- Meeting abstract
- Open Access
Prognostic factors of gastric cancer in the elderly
© Lanteri et al; licensee BioMed Central Ltd. 2009
- Published: 1 April 2009
- Gastric Cancer
- Prognostic Factor
- Independent Prognostic Factor
- Resection Margin
- Organ Transplantation
The aim of this study is to analyse if old age could be a prognostic factor and define what is the gold standard for elderly patients with gastric cancer.
The definition of old age is still controversial. Traditionally the elderly population has been demographically defined as persons exceeding 65 years of age. Most authors divide patients age into young old (65–74 years old), older old (75–84 years old) and oldest old (85 and above).
In the Department of Surgical Science, Organ Transplantation and Advanced Technology from 1989 to 2002, 103 patients aged >70 years were observed for gastric cancer. Of these, 79 underwent potentially curative gastric resection. The surgical treatment was defined potentially curative in case of complete removal of disease with resection margin free of lesion.
Macroscopic and microscopic classification of gastric cancer was assessed by applying the guidelines of Japanese Society for Gastric Cancer and W.H.O. and Lauren classification. The patients were divided in two groups: group 1: over 70 years old and group 2: less than 70 years old.
Hypertension, heart disease and malnutrition were found to be the most frequently comorbidities. In our series the most common localization of the cancer was in the lower third (43.7%). So we performed total gastrectomy in 45 patients (56.9%) and partial gastrectomy in 34 patients (42.1%). Perigastric lymphadenectomy was performed in 38 patients (48.6%) while D2 gastrectomy was performed in 41 patients (51.4%).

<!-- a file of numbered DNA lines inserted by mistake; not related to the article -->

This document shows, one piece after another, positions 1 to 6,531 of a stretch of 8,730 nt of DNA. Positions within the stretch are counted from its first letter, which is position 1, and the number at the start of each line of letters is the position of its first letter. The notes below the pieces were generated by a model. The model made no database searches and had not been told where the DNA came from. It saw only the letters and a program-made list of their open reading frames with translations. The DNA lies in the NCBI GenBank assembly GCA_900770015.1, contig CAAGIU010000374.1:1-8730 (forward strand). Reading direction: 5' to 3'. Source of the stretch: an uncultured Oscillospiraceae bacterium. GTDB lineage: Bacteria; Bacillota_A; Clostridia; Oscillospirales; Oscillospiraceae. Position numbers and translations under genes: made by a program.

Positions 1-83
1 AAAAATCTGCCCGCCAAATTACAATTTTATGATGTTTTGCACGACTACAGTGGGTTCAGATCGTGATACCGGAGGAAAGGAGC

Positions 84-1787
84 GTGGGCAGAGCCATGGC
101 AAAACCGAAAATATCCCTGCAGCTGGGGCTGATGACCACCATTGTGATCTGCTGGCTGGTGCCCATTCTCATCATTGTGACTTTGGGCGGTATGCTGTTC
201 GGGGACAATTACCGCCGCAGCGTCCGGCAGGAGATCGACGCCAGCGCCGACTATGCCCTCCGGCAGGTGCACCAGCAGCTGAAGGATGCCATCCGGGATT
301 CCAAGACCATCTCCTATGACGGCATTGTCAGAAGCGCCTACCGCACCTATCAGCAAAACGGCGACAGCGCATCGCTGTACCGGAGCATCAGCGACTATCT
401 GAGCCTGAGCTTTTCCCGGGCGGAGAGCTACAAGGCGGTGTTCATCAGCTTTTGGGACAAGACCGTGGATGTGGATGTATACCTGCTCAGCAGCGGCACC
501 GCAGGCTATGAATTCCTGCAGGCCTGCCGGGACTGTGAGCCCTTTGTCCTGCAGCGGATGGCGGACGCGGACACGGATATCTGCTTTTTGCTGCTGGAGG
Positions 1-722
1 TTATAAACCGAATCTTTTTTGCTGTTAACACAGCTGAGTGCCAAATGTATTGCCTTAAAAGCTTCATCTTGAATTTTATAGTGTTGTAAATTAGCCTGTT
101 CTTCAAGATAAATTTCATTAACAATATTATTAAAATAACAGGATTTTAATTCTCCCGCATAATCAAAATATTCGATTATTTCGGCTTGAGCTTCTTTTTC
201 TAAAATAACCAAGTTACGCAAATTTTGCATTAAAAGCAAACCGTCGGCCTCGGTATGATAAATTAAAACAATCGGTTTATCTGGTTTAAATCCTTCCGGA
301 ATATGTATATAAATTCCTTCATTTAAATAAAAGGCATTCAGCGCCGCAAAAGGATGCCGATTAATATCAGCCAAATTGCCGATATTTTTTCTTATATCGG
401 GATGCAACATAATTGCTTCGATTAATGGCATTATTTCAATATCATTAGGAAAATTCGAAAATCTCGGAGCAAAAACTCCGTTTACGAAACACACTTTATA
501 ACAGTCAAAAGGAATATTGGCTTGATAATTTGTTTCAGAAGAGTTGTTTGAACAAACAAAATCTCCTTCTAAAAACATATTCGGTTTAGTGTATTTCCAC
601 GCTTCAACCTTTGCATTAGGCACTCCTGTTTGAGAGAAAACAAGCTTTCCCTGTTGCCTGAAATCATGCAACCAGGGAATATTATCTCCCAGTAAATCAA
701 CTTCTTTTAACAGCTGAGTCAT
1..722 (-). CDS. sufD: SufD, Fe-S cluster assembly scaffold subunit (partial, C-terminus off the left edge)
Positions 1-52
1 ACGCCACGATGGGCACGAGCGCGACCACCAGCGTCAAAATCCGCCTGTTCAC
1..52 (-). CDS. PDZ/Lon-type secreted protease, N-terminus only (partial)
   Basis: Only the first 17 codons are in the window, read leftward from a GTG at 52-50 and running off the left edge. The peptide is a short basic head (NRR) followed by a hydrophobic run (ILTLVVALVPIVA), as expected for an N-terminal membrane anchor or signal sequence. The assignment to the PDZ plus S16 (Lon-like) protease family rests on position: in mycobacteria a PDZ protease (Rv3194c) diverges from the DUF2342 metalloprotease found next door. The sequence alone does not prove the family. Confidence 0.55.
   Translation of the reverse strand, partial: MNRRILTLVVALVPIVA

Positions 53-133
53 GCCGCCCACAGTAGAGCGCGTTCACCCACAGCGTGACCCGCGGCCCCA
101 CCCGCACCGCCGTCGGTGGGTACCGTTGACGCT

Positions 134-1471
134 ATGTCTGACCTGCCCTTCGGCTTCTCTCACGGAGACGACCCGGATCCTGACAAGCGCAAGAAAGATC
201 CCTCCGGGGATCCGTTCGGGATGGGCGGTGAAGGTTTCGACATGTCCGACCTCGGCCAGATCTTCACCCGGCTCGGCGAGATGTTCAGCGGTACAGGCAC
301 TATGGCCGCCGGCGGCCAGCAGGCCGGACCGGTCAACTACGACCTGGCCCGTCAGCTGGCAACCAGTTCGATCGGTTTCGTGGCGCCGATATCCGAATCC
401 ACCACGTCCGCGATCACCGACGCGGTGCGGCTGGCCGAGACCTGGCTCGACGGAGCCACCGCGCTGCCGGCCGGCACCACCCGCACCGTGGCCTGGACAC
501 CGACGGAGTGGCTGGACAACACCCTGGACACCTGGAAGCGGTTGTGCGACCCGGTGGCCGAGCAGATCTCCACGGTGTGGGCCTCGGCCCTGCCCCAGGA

Twenty-three additional operative procedures were performed during gastric resection. Six patients had cholecystectomy for cholelithiasis, 16 patients had splenectomy for large greater curvature tumour and 2 for intraoperative iatrogenic lesion.
Postoperative complications appeared in 5 patients and discharge of patients happened in 11 days after surgery (range 8–25). Thirty days mortality rate was 1.2% (1 patient). Five years survival in our patients was 37.9% (30/79 patients) which is similar to that reported in other series of younger patients.
In our study depth of invasion and nodal involvement demonstrated to be independent prognostic factors in gastric cancer while age could not be a contraindications for potentially curative resection of gastric cancer.
This article is published under license to BioMed Central Ltd.